(Ann Patchett [source])

and:

Late August

This is the plum season, the nights
blue and distended, the moon
hazed, this is the season of peaches

with their lush lobed bulbs
that glow in the dusk, apples
that drop and rot
sweetly, their brown skins veined as glands

No more the shrill voices
that cried Need Need
from the cold pond, bladed
and urgent as new grass

Now it is the crickets
that say Ripe Ripe
slurred in the darkness, while the plums

dripping on the lawn outside
our window, burst
with a sound like thick syrup
muffled and slow

The air is still
warm, flesh moves over
flesh, there is no

hurry

(Margaret Atwood [source])

and:

A great many people don’t know how to laugh at all. A man can give himself away completely by his laughter, so that you suddenly learn all of his innermost secrets. Laughter calls first of all for sincerity, and where does one find sincerity? Sincere and unspiteful laughter is mirth. A man’s mirth is a feature that gives away the whole man, from head to foot. Someone’s character won’t be cracked for a long time, then the man bursts out laughing somehow quite sincerely, and his whole character suddenly opens up as if on the flat of your hand. Only a man of the loftiest and happiest development knows how to be mirthful infectiously, that is, irresistibly and goodheartedly. I’m not speaking of his mental development, but of his character, of the whole man. And so, if you want to discern a man and know his soul, you must look, not at how he keeps silent, or how he speaks, or how he weeps, or even how he is stirred by the noblest ideas, but you had better look at him when he laughs. If a man has a good laugh, it means he’s a good man.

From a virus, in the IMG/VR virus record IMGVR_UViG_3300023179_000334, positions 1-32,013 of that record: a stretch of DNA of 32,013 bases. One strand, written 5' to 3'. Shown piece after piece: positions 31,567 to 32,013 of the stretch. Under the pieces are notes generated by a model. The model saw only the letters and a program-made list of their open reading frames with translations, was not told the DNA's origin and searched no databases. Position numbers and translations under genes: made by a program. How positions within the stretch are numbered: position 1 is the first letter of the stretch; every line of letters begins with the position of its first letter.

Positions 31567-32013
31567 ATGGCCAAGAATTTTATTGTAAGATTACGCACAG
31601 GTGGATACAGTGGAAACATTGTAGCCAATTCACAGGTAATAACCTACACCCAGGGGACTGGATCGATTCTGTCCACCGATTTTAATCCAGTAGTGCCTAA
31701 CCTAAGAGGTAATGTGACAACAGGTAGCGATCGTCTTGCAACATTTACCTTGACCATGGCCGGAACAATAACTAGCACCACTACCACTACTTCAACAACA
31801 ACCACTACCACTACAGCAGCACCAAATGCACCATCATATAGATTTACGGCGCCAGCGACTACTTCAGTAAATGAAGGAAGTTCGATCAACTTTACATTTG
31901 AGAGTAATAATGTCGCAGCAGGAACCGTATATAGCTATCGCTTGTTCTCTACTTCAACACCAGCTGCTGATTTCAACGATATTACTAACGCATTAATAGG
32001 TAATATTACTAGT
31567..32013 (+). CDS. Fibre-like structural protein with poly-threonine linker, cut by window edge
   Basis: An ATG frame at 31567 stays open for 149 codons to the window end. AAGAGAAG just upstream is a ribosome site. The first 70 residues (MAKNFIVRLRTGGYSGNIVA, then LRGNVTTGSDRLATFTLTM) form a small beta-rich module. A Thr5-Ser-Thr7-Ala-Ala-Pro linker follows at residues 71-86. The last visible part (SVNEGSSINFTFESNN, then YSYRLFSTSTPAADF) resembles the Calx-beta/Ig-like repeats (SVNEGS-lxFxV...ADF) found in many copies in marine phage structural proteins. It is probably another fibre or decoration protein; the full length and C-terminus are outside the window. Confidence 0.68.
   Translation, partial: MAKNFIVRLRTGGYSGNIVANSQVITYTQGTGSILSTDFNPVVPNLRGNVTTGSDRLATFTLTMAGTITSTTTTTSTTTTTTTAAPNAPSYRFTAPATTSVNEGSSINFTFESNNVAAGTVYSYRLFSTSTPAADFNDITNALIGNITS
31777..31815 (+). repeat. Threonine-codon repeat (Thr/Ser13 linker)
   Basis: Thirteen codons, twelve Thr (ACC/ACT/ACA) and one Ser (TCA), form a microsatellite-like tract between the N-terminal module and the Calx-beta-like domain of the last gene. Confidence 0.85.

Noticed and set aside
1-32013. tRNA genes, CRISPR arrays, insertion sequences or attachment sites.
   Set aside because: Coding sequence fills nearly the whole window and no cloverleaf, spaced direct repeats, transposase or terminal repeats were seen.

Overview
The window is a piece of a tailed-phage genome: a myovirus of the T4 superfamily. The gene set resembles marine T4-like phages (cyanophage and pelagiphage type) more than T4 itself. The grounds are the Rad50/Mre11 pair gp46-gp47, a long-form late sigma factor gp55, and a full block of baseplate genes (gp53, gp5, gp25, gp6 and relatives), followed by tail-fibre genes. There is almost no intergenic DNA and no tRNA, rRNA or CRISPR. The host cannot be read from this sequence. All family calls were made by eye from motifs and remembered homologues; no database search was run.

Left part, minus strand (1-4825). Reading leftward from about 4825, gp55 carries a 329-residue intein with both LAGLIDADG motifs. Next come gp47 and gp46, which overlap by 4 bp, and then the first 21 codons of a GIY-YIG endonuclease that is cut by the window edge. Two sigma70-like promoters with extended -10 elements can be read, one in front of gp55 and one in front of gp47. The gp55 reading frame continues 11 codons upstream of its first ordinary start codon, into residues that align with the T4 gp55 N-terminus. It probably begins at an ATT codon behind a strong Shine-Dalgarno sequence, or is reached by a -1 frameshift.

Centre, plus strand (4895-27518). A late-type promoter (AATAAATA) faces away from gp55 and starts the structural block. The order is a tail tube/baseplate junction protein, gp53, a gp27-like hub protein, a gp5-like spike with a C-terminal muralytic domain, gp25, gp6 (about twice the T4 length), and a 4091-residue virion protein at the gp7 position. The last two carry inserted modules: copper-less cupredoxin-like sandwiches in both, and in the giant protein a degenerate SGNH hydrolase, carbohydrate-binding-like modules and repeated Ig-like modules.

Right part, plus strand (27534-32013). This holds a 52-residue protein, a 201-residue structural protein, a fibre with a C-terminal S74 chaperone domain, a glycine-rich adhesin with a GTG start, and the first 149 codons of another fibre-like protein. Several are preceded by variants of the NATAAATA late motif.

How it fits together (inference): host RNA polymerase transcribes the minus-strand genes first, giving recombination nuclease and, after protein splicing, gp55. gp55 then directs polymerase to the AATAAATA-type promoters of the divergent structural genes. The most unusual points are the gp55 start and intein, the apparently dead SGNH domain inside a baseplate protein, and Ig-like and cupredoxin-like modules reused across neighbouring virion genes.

(Fyodor Dostoyevsky [source (slightly different wording)]